For a long period, Kenya was rightfully branded “Island of Peace” in the tumultant Eastern Africa Region. After the December, 2007 General Elections, the country plunged into civil war and rebellion especially in the region west of the great rift valley. Provinces located in the region: Rift Valley, Nyanza and Western witnessed: murder, looting, eviction, rape, arson, burning of food and food stores, destruction of homes, animals and crops, emotional harassment and other kinds of human abuse. Most survivors ended up in concentration camps for Internally Displaced Persons (IDPs). Effects of what happened between December 2007 and February 2008 were felt not only in the whole of Kenya but the entire Eastern Africa Region and beyond. At the intervention of the United Nations Organization through their previous and current secretaries, Dr. Kofi Anan and Dr. Ban Ki Moon respectively, a peace accord between the warring camps: Party of National Unity (PNU) and Orange Democratic Movement (ODM) was signed. Although many IDPs have been resettled, the talk of the day in Kenya is Forgiveness for peace building to enhance acceptance. Forgiveness is most associated with religious faiths. Within the secular realm, the term amnesty obtains. Regardless of whether we opt for forgiveness or amnesty, various challenges are anticipated. This paper attempts to provide an understanding of the post-election violence in Kenya with a view to find ways to contribute to the peace building challenge. The paper is divided into seven parts. The first part deals with the concept of peace followed in the second part by an elucidation of some peace theories. Importantly, each theory provides a basis upon which critical reflection and observation regarding the post-election violence in Kenya are made. The third portion of the paper deals with some vivid causes of the violence. This diagnosis is logically followed by the fourth part which addresses the role of the church in enhancing forgiveness and neighbourly love as a panacea for peace. In the fifth section, a discussion on the amnesty dilemma is undertaken followed by the sixth section containing conclusions to the discussions. The seventh section contains suggestions on the way forward. It is recommended that the grand-coalition government should encourage forgiveness and reconciliation among all Kenyans in order to attain lasting peace.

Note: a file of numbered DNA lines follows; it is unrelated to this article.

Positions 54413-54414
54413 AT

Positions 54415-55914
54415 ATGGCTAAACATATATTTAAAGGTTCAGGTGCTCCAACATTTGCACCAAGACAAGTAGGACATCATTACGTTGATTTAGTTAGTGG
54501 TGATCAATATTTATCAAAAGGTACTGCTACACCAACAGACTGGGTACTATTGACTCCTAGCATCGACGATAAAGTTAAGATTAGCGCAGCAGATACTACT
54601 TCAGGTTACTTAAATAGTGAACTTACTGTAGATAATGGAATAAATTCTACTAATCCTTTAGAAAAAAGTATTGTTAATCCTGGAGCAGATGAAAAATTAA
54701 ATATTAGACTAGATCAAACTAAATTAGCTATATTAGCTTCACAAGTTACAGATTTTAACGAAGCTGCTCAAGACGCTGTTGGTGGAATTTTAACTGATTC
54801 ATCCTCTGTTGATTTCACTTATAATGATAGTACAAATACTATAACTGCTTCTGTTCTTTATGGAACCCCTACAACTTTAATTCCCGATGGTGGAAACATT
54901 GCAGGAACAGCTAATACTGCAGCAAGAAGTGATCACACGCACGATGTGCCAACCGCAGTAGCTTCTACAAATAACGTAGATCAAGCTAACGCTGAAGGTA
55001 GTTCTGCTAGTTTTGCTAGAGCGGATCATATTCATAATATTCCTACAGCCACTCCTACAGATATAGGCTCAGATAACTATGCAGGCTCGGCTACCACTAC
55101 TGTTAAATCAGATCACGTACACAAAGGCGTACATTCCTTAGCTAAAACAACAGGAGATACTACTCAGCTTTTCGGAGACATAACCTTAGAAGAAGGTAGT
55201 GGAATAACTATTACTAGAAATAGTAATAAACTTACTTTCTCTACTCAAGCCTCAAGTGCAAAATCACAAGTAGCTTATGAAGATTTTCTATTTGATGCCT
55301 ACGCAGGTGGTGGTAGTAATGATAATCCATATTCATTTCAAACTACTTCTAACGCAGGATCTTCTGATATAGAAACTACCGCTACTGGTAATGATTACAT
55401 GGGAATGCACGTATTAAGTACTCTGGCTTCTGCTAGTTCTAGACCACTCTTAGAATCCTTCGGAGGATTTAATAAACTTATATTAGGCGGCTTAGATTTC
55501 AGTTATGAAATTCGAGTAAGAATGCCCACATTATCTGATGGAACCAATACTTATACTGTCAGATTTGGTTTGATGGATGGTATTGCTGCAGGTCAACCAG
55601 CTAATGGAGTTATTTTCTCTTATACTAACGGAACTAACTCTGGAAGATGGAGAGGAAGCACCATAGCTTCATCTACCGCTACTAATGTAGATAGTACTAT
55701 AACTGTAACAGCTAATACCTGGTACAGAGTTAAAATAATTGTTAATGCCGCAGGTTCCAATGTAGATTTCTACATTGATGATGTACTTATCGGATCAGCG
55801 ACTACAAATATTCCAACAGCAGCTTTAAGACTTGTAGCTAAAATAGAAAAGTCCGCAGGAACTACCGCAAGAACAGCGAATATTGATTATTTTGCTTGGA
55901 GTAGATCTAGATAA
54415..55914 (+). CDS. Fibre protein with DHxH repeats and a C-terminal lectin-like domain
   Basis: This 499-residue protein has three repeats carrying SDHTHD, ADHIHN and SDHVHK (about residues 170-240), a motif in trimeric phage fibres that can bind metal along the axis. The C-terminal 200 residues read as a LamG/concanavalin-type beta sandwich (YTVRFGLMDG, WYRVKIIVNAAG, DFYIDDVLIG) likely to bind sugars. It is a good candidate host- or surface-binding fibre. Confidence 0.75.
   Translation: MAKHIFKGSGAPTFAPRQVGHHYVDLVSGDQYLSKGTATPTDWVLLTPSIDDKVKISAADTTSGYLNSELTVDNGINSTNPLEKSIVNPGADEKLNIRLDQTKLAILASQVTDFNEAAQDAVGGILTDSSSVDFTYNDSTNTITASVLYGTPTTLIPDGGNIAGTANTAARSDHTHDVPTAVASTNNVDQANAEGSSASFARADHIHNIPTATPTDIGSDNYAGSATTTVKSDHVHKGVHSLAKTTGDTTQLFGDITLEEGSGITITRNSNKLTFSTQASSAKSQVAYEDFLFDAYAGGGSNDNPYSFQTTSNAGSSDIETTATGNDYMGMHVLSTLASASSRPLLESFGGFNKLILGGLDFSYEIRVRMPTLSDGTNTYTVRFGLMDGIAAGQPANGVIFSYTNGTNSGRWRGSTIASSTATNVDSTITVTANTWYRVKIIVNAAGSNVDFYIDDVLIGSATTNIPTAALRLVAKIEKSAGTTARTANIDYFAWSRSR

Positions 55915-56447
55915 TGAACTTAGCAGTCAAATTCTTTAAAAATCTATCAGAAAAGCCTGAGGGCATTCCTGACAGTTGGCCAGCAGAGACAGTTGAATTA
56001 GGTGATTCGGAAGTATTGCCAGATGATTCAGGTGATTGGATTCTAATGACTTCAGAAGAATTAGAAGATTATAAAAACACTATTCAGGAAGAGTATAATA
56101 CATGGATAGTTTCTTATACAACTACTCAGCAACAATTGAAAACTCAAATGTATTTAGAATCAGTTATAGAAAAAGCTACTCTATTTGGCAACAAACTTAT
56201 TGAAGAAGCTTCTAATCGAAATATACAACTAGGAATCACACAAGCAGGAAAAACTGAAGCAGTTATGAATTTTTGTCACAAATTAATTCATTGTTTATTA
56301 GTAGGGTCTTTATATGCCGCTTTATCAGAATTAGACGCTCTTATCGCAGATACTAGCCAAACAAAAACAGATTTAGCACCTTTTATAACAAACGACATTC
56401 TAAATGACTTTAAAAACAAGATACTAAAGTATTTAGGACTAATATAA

Key words: Conflict, peace building, forgiveness, amnesty.
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